From 1913, the kyū are divided into 2 belt colors, the white belt (5th and 4th kyū) and the brown belt (from 3rd to 1st kyū) for adults, while young practitioners wore a purple belt instead of the brown belt. Initially, the dan was divided into two colors: the black belt for 1st to 9th dan and the red belt for 10th. It was not until 1931 that the red and white belt appeared for the grades of 6th to 9th dan inclusive and finally in 1943, the 9th dan judoka were authorised to wear the red belt.

In 1926, Japanese master Gunji Koizumi, founder of the British Judo Association and of the first European dojo and therefore considered the father of British judo, made an invention that revolutionised the rank system. He introduced additional color belts. As early as 1927, these new belts appeared in the Budokwai reports. In Gunji Koizumi's programme there are five colors (white, yellow, green, blue and brown), to which orange was added, to correspond to the six kyū of the Kōdōkan at the time. Without it being possible to be verified, there is a possibility that the colours were based on the color of the billiard balls.

In 1935, another Japanese expert, Mikinosuke Kawaishi, after a stay in England, introduced coloured belts in France and developed a teaching programme associated with it, that would soon be called the “Kawaishi Method.” These inventions and developments corresponded fully with the western way of thinking and allowed judo to flourish, especially among the youngest members of society. This coloured belt model quickly became the benchmark. Two-tone intermediate belts were introduced in France in 1990, allowing a young, assiduous judoka to pass one belt per year from the age of six, in order to be able to prepare for the black belt upon entry into adolescence.

The grade system invented by Jigoro Kano and developed by other experts was so successful that it was taken up by other martial arts and even other sports which adapted a ranking system as well based on the same concept. This kyū/dan system is still the most widely used today.

Boys and girls, men and women are equal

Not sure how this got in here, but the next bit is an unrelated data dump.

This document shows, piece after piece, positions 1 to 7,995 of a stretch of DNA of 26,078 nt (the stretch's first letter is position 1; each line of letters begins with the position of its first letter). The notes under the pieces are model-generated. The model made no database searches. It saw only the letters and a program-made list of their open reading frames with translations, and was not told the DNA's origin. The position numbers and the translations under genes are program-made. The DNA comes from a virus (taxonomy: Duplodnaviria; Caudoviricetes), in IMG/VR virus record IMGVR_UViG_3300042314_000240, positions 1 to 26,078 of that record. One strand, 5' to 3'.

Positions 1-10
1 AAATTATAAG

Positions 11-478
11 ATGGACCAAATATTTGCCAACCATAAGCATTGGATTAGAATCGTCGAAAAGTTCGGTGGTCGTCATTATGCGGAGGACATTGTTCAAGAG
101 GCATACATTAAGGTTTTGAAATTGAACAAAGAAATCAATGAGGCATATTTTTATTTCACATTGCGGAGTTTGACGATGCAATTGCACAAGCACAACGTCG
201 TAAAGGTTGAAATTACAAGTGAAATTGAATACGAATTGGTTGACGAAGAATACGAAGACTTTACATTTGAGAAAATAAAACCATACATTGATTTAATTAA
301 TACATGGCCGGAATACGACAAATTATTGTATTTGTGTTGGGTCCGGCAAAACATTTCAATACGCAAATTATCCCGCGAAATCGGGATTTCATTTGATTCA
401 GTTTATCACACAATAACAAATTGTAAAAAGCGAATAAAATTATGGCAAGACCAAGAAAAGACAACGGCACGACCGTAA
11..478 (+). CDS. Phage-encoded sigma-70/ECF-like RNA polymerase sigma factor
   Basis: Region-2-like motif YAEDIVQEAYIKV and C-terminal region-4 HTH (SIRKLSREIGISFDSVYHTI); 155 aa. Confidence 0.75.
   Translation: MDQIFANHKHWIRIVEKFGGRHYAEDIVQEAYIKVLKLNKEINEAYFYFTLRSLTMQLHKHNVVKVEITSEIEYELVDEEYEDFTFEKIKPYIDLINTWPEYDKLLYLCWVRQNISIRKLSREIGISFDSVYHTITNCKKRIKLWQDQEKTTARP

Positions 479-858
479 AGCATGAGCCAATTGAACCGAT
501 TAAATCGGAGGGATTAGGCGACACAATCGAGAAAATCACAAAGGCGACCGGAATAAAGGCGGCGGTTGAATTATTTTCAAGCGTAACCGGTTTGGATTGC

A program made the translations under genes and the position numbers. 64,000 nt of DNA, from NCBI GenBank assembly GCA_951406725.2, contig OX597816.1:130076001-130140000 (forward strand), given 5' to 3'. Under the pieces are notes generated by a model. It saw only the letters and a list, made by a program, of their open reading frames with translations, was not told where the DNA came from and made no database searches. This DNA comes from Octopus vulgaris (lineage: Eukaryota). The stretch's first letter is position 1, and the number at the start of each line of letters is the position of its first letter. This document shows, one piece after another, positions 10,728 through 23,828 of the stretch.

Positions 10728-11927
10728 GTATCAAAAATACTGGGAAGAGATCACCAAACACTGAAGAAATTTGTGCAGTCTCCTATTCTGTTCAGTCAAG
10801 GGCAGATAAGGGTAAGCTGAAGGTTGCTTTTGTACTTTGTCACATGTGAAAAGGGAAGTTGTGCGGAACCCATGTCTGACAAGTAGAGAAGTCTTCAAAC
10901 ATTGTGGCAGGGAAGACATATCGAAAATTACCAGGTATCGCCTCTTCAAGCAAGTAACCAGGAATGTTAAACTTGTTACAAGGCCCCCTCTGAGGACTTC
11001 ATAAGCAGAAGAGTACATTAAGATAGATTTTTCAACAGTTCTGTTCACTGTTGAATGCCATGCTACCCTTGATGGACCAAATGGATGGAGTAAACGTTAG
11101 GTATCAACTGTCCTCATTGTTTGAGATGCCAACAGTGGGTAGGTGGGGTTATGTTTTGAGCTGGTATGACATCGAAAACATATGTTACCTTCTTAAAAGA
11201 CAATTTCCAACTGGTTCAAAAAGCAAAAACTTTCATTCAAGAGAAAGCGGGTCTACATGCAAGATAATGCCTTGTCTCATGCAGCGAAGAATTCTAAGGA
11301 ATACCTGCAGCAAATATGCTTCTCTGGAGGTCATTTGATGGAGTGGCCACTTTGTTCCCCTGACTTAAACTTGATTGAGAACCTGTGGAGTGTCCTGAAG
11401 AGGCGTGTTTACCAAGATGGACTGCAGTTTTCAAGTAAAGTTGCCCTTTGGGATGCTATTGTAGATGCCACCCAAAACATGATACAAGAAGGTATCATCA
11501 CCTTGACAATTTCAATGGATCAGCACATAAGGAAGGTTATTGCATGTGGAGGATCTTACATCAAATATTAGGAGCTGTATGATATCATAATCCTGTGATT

It is important to remember, however, that the belt is not an end in itself, but that it represents the journey taken through everyday practice. In training, it gives a visual indication so that a partner can adapt their level and vice versa. In competition it is more difficult today to see that distinction, as almost all the athletes of the international circuit are wearing the black belt and the wearing of a red and white belt (minimum grade of 6th dan) is not allowed in competition.

Nevertheless the belt fulfills an important mission of respect and responsibility towards the lower ranks. It is a personal attribute, reflecting a level and the work done. It takes on a philosophical dimension which prohibits the practitioner from using the techniques learned inside, outside the dojo. On the other hand, it implies judoka should consider the values of the moral code of judo as one's own, in everyday life.

The belt and therefore the rank represent the values of mind and body that we also find in the idea of SHIN-GHI-TAI (mind, technique, efficiency) that we teach to young judoka from the first years onward. This is why, when you tie your belt, it is important that the two ends have the same length, because they are a symbolic representation of the mind and the body, which, for a balanced life, have the obligation to exist in harmony. It is also important to tie your belt knot correctly; it must be horizontal! A knot whose two ends protrude vertically, symbolically cuts the physical and spiritual energies which emanate from the stomach (the hara). Let us not forget that judo is a discipline of Japanese origin and that, for the Japanese, our stomach or “hara” is the reservoir of our energy. Centered on it, we show confidence and serenity. Cut off from it, the slightest shock can make us falter.

Finally, it is not impossible that originally the belts were white, for a beginner, but lost their whiteness, becoming black when the judoka practised assiduously, hence the progression from white to brown and then black. The story may appeal to younger people and once again it is loaded with symbols. What is certain is that the judoka's belt means something. It is not just a piece of fabric that is tied around the waist. It implies rights and duties and it binds is all to the values that must be passed to future generations.